3. When the firm takes us to lunch, what kind of water are we expected to order?Don’t feel ridiculous asking this question. It can actually reveal a lot. Fiji? Expect big bonuses. Evian? White-shoe alert! (Jews weren’t allowed at the firm until last year.) Tap? Employees purchase their own office supplies. Proper etiquette for ordering the water is also important. After the waiter poses the question, there should be a brief and awkward period of gratuitous mulling and indecisiveness, accompanied by some inaudible mumbling. A brave soul will eventually be bold enough to throw out a suggestion, and this normally will be followed by shoulder shrugs and a synchronized vertical nodding of heads. At this point, it is acceptable to go ahead and declare the selection to the server. Ignoring this time-tested procedure exposes a callous disregard for the well-being of firm employees. At one lunch this summer a presumptuous partner responded that “tap was fine” almost immediately – and on a day that I fancied sparkling. It’s amazing I didn’t quit on the spot.

4. How clean are your bathrooms? We tend to take it for granted that most adults are, well, you know… housebroken. Not at my firm. In the morning, the bathroom on my floor was a pristine antiseptic shrine. By the afternoon it looked as if it had played host to band of wild gorillas with irritable bowel who had a feces-flinging contest. The pool of urine beneath each urinal could host a high school swim meet. Do you have any idea how many pairs of galoshes I went through this summer? And another thing — it’s really discomfiting to have someone who only minutes ago gave you a research assignment proceed to evacuate his bowels with such tsunami-level force that you notice the walls actually bend while washing your hands. Dude, you have a seven-figure salary, it’s time to stop lunching at Burrito Palace.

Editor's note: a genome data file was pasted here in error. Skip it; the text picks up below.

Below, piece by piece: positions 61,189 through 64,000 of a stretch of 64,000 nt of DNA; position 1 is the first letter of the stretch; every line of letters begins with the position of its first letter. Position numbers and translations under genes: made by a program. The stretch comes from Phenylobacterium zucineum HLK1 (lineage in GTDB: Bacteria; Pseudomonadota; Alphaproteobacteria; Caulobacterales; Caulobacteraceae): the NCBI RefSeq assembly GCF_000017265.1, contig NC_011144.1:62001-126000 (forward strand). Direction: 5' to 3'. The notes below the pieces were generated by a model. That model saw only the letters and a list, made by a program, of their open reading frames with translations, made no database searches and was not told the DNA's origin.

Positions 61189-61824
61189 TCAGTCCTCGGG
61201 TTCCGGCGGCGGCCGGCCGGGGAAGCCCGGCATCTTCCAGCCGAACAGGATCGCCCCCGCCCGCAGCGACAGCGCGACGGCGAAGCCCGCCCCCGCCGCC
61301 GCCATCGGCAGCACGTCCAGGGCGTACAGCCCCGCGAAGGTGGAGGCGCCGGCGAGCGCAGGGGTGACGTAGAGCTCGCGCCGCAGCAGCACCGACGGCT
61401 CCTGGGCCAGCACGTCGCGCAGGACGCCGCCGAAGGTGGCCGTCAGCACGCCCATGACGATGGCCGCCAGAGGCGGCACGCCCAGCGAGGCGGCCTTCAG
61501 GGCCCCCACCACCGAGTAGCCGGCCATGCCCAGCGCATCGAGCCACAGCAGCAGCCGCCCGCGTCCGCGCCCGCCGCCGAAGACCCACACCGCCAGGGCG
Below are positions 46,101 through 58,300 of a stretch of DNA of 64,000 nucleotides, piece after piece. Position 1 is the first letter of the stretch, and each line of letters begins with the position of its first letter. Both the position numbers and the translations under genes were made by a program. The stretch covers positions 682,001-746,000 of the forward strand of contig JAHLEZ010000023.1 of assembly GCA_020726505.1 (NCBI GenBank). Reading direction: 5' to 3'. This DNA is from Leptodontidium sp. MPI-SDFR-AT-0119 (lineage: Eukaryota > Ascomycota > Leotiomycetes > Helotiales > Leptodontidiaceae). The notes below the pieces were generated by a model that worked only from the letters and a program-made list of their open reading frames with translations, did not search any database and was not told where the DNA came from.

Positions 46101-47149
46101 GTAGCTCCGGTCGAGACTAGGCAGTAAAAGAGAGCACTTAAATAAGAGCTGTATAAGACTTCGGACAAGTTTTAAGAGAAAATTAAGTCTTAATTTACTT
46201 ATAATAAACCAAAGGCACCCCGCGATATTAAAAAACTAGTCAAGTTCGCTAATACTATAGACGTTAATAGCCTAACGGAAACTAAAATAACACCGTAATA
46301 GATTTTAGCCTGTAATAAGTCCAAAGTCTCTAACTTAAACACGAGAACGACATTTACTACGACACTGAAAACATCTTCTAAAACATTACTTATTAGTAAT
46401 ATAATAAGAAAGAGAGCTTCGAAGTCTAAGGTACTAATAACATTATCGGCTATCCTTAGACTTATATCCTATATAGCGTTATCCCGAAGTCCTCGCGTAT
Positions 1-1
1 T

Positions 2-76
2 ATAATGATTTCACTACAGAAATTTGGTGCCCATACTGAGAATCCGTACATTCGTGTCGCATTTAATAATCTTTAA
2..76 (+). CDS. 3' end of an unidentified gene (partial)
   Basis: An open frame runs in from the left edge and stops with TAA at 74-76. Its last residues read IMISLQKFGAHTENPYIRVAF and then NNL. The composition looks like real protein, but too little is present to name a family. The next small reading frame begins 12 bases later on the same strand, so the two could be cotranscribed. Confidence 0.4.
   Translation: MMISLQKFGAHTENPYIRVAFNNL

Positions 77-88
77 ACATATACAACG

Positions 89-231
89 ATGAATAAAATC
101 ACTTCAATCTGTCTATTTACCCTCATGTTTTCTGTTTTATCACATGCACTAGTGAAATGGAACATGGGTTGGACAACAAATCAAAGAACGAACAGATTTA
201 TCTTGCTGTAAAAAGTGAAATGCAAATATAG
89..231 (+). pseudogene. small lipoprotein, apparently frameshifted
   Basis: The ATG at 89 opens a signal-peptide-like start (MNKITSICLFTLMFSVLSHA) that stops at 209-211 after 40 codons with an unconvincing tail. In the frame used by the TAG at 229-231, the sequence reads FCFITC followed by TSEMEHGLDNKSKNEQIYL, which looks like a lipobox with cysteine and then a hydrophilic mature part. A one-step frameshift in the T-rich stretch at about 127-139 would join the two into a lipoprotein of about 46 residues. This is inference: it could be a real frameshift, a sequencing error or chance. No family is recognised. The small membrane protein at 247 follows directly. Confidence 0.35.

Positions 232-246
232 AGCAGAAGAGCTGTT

5. How many Native American partners do you have at your firm?Every firm is huge on celebrating its diversity. In reality, when it comes to upper-level associates and partners, most firms are whiter than the audience at a Dave Matthews concert. Sadly, the place where youÕll find the most diversity at a firm is the mail room. So I can safely tell you that the answer to this question will be “zero.” Even more disturbing is the fact that if you substitute “African-American,” “gay,” or “female” for “Native American,” the numbers won’t be much higher. Remember: any firm can hire a diverse summer class. The test is whether the firm creates an environment in which minorities are comfortable and able to establish a long-term career. Hearing your interviewer refer to “the black partner” does not bode well for numerous reasons.

6. Your place or mine?Do not be afraid to ask your interviewer back to your dorm for sex. Too many interviewees think that it’s important to maintain a certain level of decency and decorum and refrain from anything that can be construed as sexual harassment. What these puritans fail to recognize is that your interviewer, as he or she currently works at the firm, doesn’t have much in the way of a social life and probably hasn’t been laid in months. This is his or her chance to break the slump! It’s no coincidence interviews are held not in cold, austere classrooms but rather inviting hotel sex lairs. They’re not plying you with chocolate-covered pretzels in the hotel suite for nothing. Chocolate is an aphrodisiac, you dolt. I’m telling you, getting your Gropius on will only improve your chances of landing an offer. Women might want to try lines like “I know you saw my grades, but I’d like to show you two D’s that you won’t find on my transcript.” Gentlemen might go with a “Speaking of my property class, I’d love to get a temporary easement over that ass.”

These six questions are all you need to get the right information to make that fundamentally wrong decision. If all else fails, just go with the firm that gives out the nicest highlighters. That’s what I did, and I really sort of kind of liked my summer experience…I guess.

Justin Shanes is a 3L. He hopes to meet a hot Tulane student this semester.